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Gallager in Action
I read the article “Code Quest” in the September/October Technology Review with much interest. In 1961 I was a graduate student in the MIT School of Industrial Management. Previously I had been a math major and then a computer programmer for several years, and I wanted to broaden my business background. Although not required to do so, I took a course in information theory taught by Professor Gallager in the electrical-engineering department. The course content was very interesting and, for me anyway, quite difficult. At midterm he passed out a take-home exam that I sweated over. A few questions were unintelligible to me, but finally I estimated that I had answered about 80 percent correctly and that would have to suffice. When the exam was passed back, I had scored in the low 30s. I was devastated and immediately scheduled an appointment. At the beginning of the meeting, Professor Gallager smiled at me and said, “You’re not an engineer, are you?” After a pleasant discussion, he advised me not to be concerned about my final grade. That same year I also participated in a seminar on the evaluation of investments. In addition to the handful of graduate students, Professor Claude Shannon and his wife attended regularly. We students all knew who he was, and at first it made us nervous. But he never caused anyone a bad moment. He was just auditing the course.
Sydney P. Levine, SM ‘62
New York, New York

A Surprise at the LHC
In the last issue, Markus Klute described the excitement that greeted the first proton collisions at record energies at CERN’s Large Hadron Collider in March (“Smashing Protons in the Cathedrals of Science,” September/October 2010). Now the LHC and the particle detectors are working to detect trillions of proton collisions over the next year. Already the great performance of the Compact Muon Solenoid (CMS), on which the MIT team collaborates with 3,000 other physicists from many countries, has allowed us to observe some unexpected effects.
One such surprise arose in the MIT heavy-ion group’s recent search for “high-multiplicity” collisions, which make up only 0.0006 percent of all collisions. We were hoping to probe the well-known strong interaction at high density, where it might reveal some new tricks. Our patience was rewarded: the high-multiplicity events showed a previously unknown correlation between particles. We found that sometimes the path of a particle close to one edge of our detector was mirrored by a “partner” particle at the opposite end of the detector. This “long-range” correlation is remarkable, as the two partners fly away from the collision in opposite directions at close to the speed of light. Since information can’t travel faster than the speed of light, causality implies that they communicated their trajectories by some process when they were still close together. But current models can’t explain what causes such correlations.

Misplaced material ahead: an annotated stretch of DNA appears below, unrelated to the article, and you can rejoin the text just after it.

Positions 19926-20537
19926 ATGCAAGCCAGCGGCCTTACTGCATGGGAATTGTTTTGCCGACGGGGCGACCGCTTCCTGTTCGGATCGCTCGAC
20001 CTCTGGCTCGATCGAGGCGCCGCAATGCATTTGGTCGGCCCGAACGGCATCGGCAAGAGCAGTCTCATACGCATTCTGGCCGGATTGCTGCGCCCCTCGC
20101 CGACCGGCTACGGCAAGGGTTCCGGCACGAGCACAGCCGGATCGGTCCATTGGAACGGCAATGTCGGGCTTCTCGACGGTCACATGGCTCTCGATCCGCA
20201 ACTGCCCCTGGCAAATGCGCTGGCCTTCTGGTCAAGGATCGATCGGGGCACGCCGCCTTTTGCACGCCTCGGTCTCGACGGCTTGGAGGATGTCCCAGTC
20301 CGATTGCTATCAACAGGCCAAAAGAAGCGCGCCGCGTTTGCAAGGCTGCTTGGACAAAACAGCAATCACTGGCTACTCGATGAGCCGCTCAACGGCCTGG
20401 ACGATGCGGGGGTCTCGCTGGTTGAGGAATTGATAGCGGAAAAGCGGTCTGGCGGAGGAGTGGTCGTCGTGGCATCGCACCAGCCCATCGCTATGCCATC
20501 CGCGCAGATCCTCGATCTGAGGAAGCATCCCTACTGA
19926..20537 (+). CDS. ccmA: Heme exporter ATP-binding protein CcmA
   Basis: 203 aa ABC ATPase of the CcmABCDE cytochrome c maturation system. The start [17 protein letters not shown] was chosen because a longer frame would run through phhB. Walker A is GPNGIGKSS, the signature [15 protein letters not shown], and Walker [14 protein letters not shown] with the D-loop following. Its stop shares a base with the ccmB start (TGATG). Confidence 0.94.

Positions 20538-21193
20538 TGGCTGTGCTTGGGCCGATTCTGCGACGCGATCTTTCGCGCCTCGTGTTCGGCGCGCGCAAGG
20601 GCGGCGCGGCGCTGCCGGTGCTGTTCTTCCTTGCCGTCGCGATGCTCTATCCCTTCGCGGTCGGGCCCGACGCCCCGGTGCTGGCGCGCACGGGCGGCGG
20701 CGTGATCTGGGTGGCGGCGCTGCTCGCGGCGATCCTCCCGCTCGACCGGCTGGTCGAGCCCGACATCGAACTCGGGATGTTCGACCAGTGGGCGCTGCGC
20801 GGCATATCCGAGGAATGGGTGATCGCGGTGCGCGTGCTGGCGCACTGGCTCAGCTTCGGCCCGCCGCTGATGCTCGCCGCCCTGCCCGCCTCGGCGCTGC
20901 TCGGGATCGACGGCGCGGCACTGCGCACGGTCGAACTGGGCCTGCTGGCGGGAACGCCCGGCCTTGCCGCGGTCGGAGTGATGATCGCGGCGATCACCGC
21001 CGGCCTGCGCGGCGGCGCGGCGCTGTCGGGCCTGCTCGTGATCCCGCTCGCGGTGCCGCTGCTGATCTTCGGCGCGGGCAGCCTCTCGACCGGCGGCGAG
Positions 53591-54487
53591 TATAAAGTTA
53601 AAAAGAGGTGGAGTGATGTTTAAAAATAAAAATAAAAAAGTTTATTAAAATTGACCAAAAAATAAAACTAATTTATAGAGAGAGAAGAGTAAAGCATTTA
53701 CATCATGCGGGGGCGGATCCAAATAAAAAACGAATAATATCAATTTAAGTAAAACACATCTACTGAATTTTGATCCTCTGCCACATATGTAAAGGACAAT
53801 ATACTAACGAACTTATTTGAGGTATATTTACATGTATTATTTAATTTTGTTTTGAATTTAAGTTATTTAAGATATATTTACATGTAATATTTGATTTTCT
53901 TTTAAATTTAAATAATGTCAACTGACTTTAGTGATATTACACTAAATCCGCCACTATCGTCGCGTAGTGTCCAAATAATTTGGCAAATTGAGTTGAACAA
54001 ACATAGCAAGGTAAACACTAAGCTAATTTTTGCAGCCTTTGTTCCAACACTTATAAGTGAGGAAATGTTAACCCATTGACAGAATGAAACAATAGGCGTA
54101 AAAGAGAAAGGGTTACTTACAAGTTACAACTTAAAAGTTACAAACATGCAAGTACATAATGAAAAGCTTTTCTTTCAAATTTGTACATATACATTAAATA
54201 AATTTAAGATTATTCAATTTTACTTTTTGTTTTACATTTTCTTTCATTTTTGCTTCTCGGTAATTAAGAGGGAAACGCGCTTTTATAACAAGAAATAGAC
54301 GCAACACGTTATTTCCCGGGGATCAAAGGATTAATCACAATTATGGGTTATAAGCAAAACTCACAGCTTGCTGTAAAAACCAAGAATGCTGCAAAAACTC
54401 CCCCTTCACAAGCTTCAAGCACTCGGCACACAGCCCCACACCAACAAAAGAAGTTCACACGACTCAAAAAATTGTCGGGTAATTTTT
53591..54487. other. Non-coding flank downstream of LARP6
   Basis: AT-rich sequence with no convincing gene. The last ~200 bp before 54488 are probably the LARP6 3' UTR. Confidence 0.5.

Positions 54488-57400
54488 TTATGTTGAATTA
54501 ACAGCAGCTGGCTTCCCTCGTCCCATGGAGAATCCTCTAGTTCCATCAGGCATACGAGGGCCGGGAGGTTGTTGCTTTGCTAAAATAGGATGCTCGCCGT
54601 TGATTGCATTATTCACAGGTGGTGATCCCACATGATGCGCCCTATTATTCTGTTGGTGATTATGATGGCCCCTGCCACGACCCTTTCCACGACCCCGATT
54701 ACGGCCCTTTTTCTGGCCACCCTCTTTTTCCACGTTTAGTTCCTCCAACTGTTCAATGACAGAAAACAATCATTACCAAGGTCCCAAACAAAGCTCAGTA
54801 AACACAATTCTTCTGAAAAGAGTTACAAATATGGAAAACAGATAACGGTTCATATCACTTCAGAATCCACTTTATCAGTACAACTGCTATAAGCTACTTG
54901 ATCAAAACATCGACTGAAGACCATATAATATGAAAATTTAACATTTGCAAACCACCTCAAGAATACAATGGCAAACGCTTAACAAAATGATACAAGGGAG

The correlation effect was presented to a packed auditorium at CERN in late September. Almost immediately, a number of theoretical papers appeared, each proposing a different explanation. More information from proton collisions and lead collisions is being collected by the CMS, and with hard work, the right intuition, and a bit of good luck, we’ll soon understand what nature was trying to tell us with this little surprise!
Gunther Roland
Associate professor of physics
Cambridge, Massachusetts

Rethinking Tenure
I was disappointed to learn from a June 10 story in the Tech that Eric Hudson, an assistant professor of physics, was denied tenure. Professor Hudson has enjoyed excellent relationships with his faculty colleagues and received the Baker Award for Excellence in Undergraduate Teaching for instructing 8.02. The Baker Award is called the “kiss of death” because professors who devote time to course preparation must give up time that could otherwise have been spent on research–and MIT awards tenure for outstanding research and competent teaching. The denial of tenure to Professor Hudson is not only a disservice to him. It is also a slap in the face to MIT undergraduates, because it shows how little the Institute values their education. Many more modest universities have an alternative track for awarding tenure on the basis of exceptional achievement as a teacher. MIT should modify its tenure criteria by adding this track. To initiate this change, the Academic Council, chaired by President Susan Hockfield, should overturn the decision against Professor Hudson and award him tenure. Perhaps one day MIT will augment its reputation for world-class research with a reputation for a genuine commitment to excellence in education. By granting tenure to exceptional teachers, MIT will graduate more loyal alumni, many of whom will conduct leading-edge research.
Theodore J. Sheskin ‘62
Lakewood, Ohio

Editor’s note: Eric Hudson is currently a senior lecturer in physics at MIT. In September, the Tech reported that he was initially asked to stay on for a year; following a student petition, the offer was extended to three years. He is teaching 8.01 this fall and doing research at Harvard while looking for a new job.

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